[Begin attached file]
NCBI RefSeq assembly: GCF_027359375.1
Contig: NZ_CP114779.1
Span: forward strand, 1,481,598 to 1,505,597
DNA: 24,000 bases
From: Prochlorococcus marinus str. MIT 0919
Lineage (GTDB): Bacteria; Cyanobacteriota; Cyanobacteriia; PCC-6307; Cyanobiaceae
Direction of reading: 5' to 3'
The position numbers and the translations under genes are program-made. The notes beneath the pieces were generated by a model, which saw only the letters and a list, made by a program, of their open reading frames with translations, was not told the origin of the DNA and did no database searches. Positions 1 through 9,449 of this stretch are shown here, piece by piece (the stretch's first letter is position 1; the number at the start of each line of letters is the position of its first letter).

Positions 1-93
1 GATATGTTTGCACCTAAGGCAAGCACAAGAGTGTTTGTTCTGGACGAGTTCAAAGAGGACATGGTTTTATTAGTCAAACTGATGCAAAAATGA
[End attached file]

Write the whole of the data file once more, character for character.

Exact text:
NCBI RefSeq assembly: GCF_027359375.1
Contig: NZ_CP114779.1
Span: forward strand, 1,481,598 to 1,505,597
DNA: 24,000 bases
From: Prochlorococcus marinus str. MIT 0919
Lineage (GTDB): Bacteria; Cyanobacteriota; Cyanobacteriia; PCC-6307; Cyanobiaceae
Direction of reading: 5' to 3'
The position numbers and the translations under genes are program-made. The notes beneath the pieces were generated by a model, which saw only the letters and a list, made by a program, of their open reading frames with translations, was not told the origin of the DNA and did no database searches. Positions 1 through 9,449 of this stretch are shown here, piece by piece (the stretch's first letter is position 1; the number at the start of each line of letters is the position of its first letter).

Positions 1-93
1 GATATGTTTGCACCTAAGGCAAGCACAAGAGTGTTTGTTCTGGACGAGTTCAAAGAGGACATGGTTTTATTAGTCAAACTGATGCAAAAATGA